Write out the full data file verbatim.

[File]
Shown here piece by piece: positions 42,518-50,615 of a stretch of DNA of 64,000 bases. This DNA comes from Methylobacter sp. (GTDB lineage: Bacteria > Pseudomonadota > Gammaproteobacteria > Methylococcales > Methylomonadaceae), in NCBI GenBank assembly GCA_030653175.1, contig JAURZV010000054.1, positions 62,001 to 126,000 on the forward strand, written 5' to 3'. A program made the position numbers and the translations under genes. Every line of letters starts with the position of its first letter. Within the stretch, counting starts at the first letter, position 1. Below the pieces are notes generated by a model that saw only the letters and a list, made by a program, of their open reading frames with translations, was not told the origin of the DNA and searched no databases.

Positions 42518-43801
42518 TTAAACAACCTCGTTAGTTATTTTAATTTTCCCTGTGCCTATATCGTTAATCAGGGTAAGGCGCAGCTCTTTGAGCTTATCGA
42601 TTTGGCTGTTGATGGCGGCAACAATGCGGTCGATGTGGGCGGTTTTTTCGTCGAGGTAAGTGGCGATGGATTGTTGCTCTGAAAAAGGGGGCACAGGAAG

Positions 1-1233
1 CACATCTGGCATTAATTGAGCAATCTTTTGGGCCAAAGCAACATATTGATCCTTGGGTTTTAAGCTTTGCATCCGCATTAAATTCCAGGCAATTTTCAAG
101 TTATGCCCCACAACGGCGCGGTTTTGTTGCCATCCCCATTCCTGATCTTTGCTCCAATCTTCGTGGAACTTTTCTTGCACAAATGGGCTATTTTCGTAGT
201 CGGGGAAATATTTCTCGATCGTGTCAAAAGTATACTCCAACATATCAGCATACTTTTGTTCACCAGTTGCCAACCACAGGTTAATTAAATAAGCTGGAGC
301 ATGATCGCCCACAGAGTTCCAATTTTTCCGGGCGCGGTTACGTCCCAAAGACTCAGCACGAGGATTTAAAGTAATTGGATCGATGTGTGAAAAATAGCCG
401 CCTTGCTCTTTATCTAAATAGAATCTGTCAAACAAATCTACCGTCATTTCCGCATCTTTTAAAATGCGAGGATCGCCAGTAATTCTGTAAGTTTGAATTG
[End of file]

Shown here piece by piece: positions 42,518-50,615 of a stretch of DNA of 64,000 bases. This DNA comes from Methylobacter sp. (GTDB lineage: Bacteria > Pseudomonadota > Gammaproteobacteria > Methylococcales > Methylomonadaceae), in NCBI GenBank assembly GCA_030653175.1, contig JAURZV010000054.1, positions 62,001 to 126,000 on the forward strand, written 5' to 3'. A program made the position numbers and the translations under genes. Every line of letters starts with the position of its first letter. Within the stretch, counting starts at the first letter, position 1. Below the pieces are notes generated by a model that saw only the letters and a list, made by a program, of their open reading frames with translations, was not told the origin of the DNA and searched no databases.

Positions 42518-43801
42518 TTAAACAACCTCGTTAGTTATTTTAATTTTCCCTGTGCCTATATCGTTAATCAGGGTAAGGCGCAGCTCTTTGAGCTTATCGA
42601 TTTGGCTGTTGATGGCGGCAACAATGCGGTCGATGTGGGCGGTTTTTTCGTCGAGGTAAGTGGCGATGGATTGTTGCTCTGAAAAAGGGGGCACAGGAAG

Positions 1-1233
1 CACATCTGGCATTAATTGAGCAATCTTTTGGGCCAAAGCAACATATTGATCCTTGGGTTTTAAGCTTTGCATCCGCATTAAATTCCAGGCAATTTTCAAG
101 TTATGCCCCACAACGGCGCGGTTTTGTTGCCATCCCCATTCCTGATCTTTGCTCCAATCTTCGTGGAACTTTTCTTGCACAAATGGGCTATTTTCGTAGT
201 CGGGGAAATATTTCTCGATCGTGTCAAAAGTATACTCCAACATATCAGCATACTTTTGTTCACCAGTTGCCAACCACAGGTTAATTAAATAAGCTGGAGC
301 ATGATCGCCCACAGAGTTCCAATTTTTCCGGGCGCGGTTACGTCCCAAAGACTCAGCACGAGGATTTAAAGTAATTGGATCGATGTGTGAAAAATAGCCG
401 CCTTGCTCTTTATCTAAATAGAATCTGTCAAACAAATCTACCGTCATTTCCGCATCTTTTAAAATGCGAGGATCGCCAGTAATTCTGTAAGTTTGAATTG